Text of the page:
Third, we at the Association would likewise be reassured were you to make clear that your own position as Attorney General will reject the analysis and conclusions that the Bybee/Yoo memorandum and the highly derivative Department of Defense Working Group Report of April 4, 2003 put forward. Among other things, these documents argue that in order to count as “torture” within the meaning of 28 USC § 2340 (the “U.S. Anti-Torture Statute”), physical pain must be “equivalent in intensity to the pain accompanying serious physical injury, such as organ failure, impairment of bodily function, or even death.” This position is unprecedented and is contrary to the plain language of the U.S. Anti-Torture Statute as well as the Torture Victim Protection Act. It is also contrary to the language and purpose of the Convention Against Torture, consequent interpretations by international and foreign courts, and the
By “extreme interrogation techniques” we mean techniques beyond the scope authorized in Department of the army Field Manual 34-52 (1992), which is widely accepted as a legally correct statement of the rules governing interrogation.
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understanding accorded it by monitoring bodies, chief among them the International Committee of the Red Cross.

4.

Extraordinary Renditions

Fourth, the Association asks that you address one, serious concerns on the topic of so-called “extraordinary renditions.” This term refers to numerous, well-documented instances of U.S. involvement in extrajudicial transfers of terrorist suspects to countries where there is a serious risk that detainees will be subjected to torture or cruel, inhuman, or degrading treatment. Reported examples of U.S. involvement in this practice include the transfer of a Canadian citizen, Maher Arar, from the United States to Syria, and of Australian Citizen Mamdouh Habib from Pakistan to Egypt and then to Guantanamo. The practice of extraordinary rendition is a clear and unequivocal violation of international law, and is contrary to U.S. law and policy. We urge you make clear that, as Attorney General, you will condemn this practice and enforce all domestic and international measures that prohibit it.

5.

Application of the Geneva Conventions in the Global War on Terror

Fifth, our members would be appreciative if you would clarify your position on the Geneva Conventions in light of your draft memorandum dated January 25, 2002 and since made public. We understand this document to have often been quoted out of context in an inflammatory fashion. That document nonetheless does advise the President that he could determine that the main provisions of the Geneva Conventions do not apply with respect to members of al Qaeda and the Taliban on the grounds that Afghanistan was a “failed state” and that the Taliban do not qualify as regular forces, and in addition, that the President could suspend their operation. The memorandum further argues that to the extent that the main body of the Geneva Conventions do not apply, minimum protections of Common Article 3 are inapplicable to the Afghan conflict. Especially when read in conjunction with a memorandum drafted by John Yoo and Robert Delahunty dated January 9, 2002, this position is apparently based on the mistaken understanding that Common Article 3 applies only to nationals involved in a conventional civil war not involving more than one nation. This position cannot be squared with the Conventions’ history or consistent interpretation by bodies such as the ICRC, as well as the International Criminal Tribunals for the former Yugoslavia and Rwanda. We invite you to share with the public your actual views on these positions, and more generally your position about the applicability of the Geneva Conventions.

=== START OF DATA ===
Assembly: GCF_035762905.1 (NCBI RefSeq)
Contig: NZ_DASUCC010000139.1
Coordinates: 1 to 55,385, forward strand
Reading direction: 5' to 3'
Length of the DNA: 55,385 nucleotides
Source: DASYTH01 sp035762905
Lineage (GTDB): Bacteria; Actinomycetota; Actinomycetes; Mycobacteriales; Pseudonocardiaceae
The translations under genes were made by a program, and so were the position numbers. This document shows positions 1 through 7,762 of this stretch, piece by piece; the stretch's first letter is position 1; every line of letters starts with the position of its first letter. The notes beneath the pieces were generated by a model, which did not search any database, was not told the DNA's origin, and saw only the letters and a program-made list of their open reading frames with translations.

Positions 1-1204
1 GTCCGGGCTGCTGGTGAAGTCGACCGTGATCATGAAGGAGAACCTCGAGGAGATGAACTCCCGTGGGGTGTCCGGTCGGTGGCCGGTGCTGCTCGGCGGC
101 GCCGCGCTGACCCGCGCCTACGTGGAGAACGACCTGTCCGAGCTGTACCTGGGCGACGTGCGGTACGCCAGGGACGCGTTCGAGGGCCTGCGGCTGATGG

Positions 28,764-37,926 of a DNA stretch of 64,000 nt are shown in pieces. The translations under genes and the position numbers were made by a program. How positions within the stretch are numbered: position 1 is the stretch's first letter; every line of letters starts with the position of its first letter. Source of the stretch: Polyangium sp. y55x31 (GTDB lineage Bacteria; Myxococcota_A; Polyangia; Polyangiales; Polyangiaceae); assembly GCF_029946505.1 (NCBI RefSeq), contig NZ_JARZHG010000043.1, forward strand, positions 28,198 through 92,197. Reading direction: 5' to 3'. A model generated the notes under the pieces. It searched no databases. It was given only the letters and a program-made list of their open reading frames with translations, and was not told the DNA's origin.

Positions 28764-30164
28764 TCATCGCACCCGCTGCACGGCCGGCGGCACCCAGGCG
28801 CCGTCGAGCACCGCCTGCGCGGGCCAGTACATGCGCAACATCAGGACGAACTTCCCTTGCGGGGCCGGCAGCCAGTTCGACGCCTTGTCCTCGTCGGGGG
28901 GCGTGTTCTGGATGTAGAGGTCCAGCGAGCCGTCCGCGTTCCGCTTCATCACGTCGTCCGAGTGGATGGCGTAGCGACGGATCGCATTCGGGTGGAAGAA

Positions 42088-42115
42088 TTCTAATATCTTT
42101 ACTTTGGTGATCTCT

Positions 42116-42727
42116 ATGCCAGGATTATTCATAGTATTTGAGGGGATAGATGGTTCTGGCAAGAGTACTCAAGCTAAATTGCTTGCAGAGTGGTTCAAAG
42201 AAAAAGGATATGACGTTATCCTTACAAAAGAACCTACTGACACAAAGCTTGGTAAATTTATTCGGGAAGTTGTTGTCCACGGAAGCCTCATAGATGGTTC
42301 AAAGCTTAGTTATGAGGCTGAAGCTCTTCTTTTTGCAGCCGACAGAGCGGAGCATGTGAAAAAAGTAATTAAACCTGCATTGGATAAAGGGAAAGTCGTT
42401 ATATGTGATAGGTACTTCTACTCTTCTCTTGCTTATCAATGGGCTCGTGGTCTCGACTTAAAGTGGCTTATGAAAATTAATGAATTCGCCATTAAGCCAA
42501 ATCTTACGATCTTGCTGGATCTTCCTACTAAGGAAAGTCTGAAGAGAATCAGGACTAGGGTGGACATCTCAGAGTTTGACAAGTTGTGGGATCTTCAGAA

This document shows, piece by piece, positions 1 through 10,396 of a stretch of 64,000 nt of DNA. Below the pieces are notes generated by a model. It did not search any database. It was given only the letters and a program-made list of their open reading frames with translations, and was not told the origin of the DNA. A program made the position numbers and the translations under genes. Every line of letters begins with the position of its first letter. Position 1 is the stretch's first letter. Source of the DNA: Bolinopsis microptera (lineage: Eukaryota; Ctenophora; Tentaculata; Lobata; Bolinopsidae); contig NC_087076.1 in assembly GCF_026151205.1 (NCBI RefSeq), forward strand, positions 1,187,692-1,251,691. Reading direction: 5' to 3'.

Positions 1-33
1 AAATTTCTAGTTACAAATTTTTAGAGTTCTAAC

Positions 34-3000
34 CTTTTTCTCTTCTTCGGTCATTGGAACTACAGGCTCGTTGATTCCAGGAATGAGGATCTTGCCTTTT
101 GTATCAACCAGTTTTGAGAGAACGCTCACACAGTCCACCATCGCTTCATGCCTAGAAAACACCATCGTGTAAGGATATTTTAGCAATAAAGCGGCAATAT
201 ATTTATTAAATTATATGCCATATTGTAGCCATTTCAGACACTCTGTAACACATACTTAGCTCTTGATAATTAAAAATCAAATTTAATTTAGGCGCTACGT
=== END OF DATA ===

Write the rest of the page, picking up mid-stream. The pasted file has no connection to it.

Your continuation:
6.

Military Commissions

Sixth, we seek to know what your position as Attorney General will be with regard to military commissions. Unlike courts martial, military commissions of the type authorized by the Presidential Military Order of November 13, 2001 and elaborated by the Department of Defense Military Commission Order No. 1 of 2002, lack fundamental due process guarantees. Moreover, as recently determined by the United States District Court for the District of Columbia in Hamdan v. Rumsfeld, the current military commissions lack such bedrock due process safeguards as the right to confront witnesses. Conversely, the Association has high confidence in the existing United States courts martial, which we believe comply with United States and international law standards applicable to such proceedings. As Attorney General, would you be at least prepared to reconsider the omission of key due process safeguards lacking in the military commissions as currently constituted?

7.

Public Release of Documents Relevant to Legal Policy Formulation

Finally, we at the Association believe that transparency promotes informed public assessment and decision making. Accordingly, we urge that you provide as complete an

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account as possible of both the Administration’s legal position and supporting analysis with reference to the issues that are outlined above. Such an account would include a more complete disclosure of documents both prior and subsequent to the memoranda referred to in this letter, as well as similar memoranda that have also been made public. A complete and relevant disclosure would also include any and all documents seeking and granting authorization for the practices that this letter discusses. Such disclosure, we believe, is far preferable to the piecemeal press leaks that we have seen in the past year. In his opinion in Hamdi v. Rumsfeld, Justice Scalia declared, “Many think it not only inevitable but entirely proper that liberty give way to security in times of national crisis -that, at the extremes of military exigency, inter arma silent leges. Whatever the general merits of the view that war silences law or modulates its voice, that view has no place in the interpretation and application of a Constitution designed precisely to confront war and, in a manner that accords with democratic principles, to accommodate it.” We at the Association agree. We would add, moreover, that this conclusion extends to our nation’s commitment to international law. We are hopeful that, if confirmed as Attorney General of the United States, you will maintain these fundamental American traditions as well. We are likewise hopeful that in your current capacity as the President’s nominee to that post you will do so by publicly addressing the matters I have raised in this letter.

Sincerely,

Bettina B. Plevan